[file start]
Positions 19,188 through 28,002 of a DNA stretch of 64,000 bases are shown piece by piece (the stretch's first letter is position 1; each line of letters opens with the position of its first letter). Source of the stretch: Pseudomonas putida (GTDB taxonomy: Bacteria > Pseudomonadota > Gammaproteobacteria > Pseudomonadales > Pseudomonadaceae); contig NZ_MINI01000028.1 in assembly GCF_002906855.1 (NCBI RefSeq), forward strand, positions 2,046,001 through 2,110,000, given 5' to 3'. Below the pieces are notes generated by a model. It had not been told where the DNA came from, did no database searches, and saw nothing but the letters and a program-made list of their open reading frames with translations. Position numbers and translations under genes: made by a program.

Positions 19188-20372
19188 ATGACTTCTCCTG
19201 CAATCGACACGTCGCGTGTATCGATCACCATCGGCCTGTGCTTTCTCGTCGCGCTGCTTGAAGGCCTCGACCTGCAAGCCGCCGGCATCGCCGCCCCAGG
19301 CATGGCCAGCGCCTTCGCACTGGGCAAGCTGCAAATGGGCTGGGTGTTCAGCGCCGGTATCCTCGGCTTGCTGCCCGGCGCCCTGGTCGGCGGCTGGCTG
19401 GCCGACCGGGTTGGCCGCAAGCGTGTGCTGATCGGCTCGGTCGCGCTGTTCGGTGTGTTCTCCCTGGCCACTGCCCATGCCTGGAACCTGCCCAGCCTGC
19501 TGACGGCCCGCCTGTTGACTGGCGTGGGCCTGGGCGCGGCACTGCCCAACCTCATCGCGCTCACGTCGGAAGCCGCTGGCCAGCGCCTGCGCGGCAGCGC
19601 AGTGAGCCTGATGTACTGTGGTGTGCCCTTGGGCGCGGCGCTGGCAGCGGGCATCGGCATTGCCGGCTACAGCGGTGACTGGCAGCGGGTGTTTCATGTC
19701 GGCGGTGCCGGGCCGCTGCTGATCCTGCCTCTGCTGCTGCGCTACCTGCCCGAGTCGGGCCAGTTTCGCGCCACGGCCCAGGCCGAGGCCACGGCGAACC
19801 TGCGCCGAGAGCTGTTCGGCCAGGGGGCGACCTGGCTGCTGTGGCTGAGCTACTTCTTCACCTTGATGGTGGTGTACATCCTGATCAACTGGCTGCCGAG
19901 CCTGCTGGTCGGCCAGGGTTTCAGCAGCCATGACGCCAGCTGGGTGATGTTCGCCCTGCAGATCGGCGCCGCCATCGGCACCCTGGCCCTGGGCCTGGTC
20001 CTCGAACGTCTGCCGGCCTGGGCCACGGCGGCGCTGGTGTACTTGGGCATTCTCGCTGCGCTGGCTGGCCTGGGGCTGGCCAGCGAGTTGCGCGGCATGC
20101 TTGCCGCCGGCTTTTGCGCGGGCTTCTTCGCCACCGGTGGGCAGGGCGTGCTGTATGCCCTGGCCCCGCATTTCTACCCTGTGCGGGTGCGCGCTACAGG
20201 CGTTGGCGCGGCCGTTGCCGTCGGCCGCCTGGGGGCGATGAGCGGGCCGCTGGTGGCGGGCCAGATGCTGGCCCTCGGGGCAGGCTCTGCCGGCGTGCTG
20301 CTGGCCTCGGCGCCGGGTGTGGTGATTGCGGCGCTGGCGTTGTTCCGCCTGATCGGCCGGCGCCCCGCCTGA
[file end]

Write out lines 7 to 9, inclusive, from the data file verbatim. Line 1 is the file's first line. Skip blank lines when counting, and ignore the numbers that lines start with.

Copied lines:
19501 TGACGGCCCGCCTGTTGACTGGCGTGGGCCTGGGCGCGGCACTGCCCAACCTCATCGCGCTCACGTCGGAAGCCGCTGGCCAGCGCCTGCGCGGCAGCGC
19601 AGTGAGCCTGATGTACTGTGGTGTGCCCTTGGGCGCGGCGCTGGCAGCGGGCATCGGCATTGCCGGCTACAGCGGTGACTGGCAGCGGGTGTTTCATGTC
19701 GGCGGTGCCGGGCCGCTGCTGATCCTGCCTCTGCTGCTGCGCTACCTGCCCGAGTCGGGCCAGTTTCGCGCCACGGCCCAGGCCGAGGCCACGGCGAACC